Wednesday, November 25, 2020

The War On Thanksgiving

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Last week Senator Tom Cotton said he feels the story of Thanksgiving is being forgotten---or revised to the extent that he was inclined to tell the story "on the Senate record."

He began, "A great American anniversary is upon us" and "Regrettably, we haven't heard much about this anniversary of the Mayflower; I suppose the Pilgrims have fallen out of favor in fashionable circles these days. I'd therefore like to take a few minutes to reflect on the Pilgrim story and its living legacy for our nation."

The "Pilgrim" speech was immediately attacked by a member of the House of Representatives.

The future of our country, and the continuity of ideas and institutions that we should all be grateful for, depend on Thanksgiving.

Be informed and grateful, not misled and deceived.

Cotton delivered a fitting tribute to the Pilgrims and their story of faith and perseverance, which is so intertwined with the Thanksgiving holiday and the values we cherish most.

Within moments, Muslim Representative Ilhan Omar, D-Minn., began the attack at Cotton on Twitter.

Among other barbs, Omar tweeted about Sen. Cotton, "When your sense of history doesn't go beyond your 3rd-grade coloring books and actual history terrifies you."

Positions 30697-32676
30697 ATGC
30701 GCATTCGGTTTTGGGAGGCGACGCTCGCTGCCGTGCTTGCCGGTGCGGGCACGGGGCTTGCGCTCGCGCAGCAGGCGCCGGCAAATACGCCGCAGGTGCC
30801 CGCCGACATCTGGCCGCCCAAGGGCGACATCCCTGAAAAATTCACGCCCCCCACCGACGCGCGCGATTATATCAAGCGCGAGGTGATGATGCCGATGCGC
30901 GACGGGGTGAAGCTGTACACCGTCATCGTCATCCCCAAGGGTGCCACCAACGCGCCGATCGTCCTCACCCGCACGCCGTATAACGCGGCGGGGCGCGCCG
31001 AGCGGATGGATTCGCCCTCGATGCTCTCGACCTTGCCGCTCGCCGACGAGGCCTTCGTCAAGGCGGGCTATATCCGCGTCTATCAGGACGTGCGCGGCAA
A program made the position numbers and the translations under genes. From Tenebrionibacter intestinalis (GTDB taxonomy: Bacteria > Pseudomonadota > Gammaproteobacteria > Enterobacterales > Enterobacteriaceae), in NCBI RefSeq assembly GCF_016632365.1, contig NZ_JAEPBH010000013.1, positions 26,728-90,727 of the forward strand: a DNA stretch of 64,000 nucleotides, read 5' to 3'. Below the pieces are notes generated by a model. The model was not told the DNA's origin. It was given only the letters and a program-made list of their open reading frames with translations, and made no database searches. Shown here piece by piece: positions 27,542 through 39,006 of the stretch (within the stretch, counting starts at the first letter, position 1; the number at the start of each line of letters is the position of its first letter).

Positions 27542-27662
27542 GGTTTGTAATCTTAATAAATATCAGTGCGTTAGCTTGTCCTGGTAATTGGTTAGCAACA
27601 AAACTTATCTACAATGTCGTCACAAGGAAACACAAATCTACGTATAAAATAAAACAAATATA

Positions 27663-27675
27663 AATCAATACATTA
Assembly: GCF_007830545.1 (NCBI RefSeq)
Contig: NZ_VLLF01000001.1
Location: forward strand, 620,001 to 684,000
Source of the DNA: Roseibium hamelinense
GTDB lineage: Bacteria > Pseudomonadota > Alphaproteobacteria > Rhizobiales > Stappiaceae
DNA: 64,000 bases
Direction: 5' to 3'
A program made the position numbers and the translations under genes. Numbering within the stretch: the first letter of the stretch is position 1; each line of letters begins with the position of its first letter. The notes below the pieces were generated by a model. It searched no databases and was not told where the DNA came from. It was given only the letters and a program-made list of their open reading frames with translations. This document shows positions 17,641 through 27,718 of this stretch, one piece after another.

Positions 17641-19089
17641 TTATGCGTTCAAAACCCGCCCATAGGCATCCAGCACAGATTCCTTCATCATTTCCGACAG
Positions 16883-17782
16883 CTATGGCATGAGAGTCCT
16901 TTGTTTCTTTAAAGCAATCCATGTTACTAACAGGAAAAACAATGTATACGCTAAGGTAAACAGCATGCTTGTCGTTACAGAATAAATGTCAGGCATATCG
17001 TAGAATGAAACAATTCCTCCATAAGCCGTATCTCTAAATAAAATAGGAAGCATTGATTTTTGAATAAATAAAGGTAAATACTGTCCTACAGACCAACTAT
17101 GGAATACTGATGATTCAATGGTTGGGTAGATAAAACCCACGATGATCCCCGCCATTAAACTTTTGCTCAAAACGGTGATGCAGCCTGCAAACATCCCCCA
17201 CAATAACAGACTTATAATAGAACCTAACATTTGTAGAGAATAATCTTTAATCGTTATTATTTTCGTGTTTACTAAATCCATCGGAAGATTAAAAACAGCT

The so-called progressives would have you believe the half-baked revision of history, "Project 1619",  put forward by the New York Times, would be the truth. 

Omar's statement demonstrates the great crisis confronting modern Americans and their public school "educated" children this Thanksgiving season.

The war on Thanksgiving is a war on history.

Sen. Cotton gives a factual overview on the arrival of the Mayflower 400 years ago, the history---from their own writings and notes--- and the intent of the Pilgrims who made the journey. 

Cotton notes that "of course there were some on board who were not a part of the Pilgrim group, and they came for purely financial reasons. Even Winston Churchhill mentioned that fact in one of his books."

But the Pilgrims came out of a desire for freedom to worship God freely.

Sen. Cotton mentions New England statesman Daniel Webster, whose Plymouth Oration of 1820 explains how the Pilgrim forefathers laid down the foundation, the building blocks of what would become a country attached to both self-government and religious freedom.

This is one of the most important steps in turning the New England story into a national story.

However, Webster's speech was not merely a celebration of the past. He called on his generation and the generations to come to perpetuate and extend what had been given: the great gift of free government.

His speech was mixed with an unquestionable love of country, with a clear call for what needed to be changed---slavery had to be abolished.

The war on Thanksgiving is a war on truth.

Omar is not alone in dismissing the Pilgrim story or Thanksgiving as a whole. Many of our elite institutions---and now elected officials---have a knee-jerk reaction to attack or dismiss much of our history.

Jarrett Stepman, writing for the Signal---an arm of the Heritage Foundation---says Omar's "left-wing allies" often celebrate the works of Howard Zinn and his revised history book, "A People's History of the United States."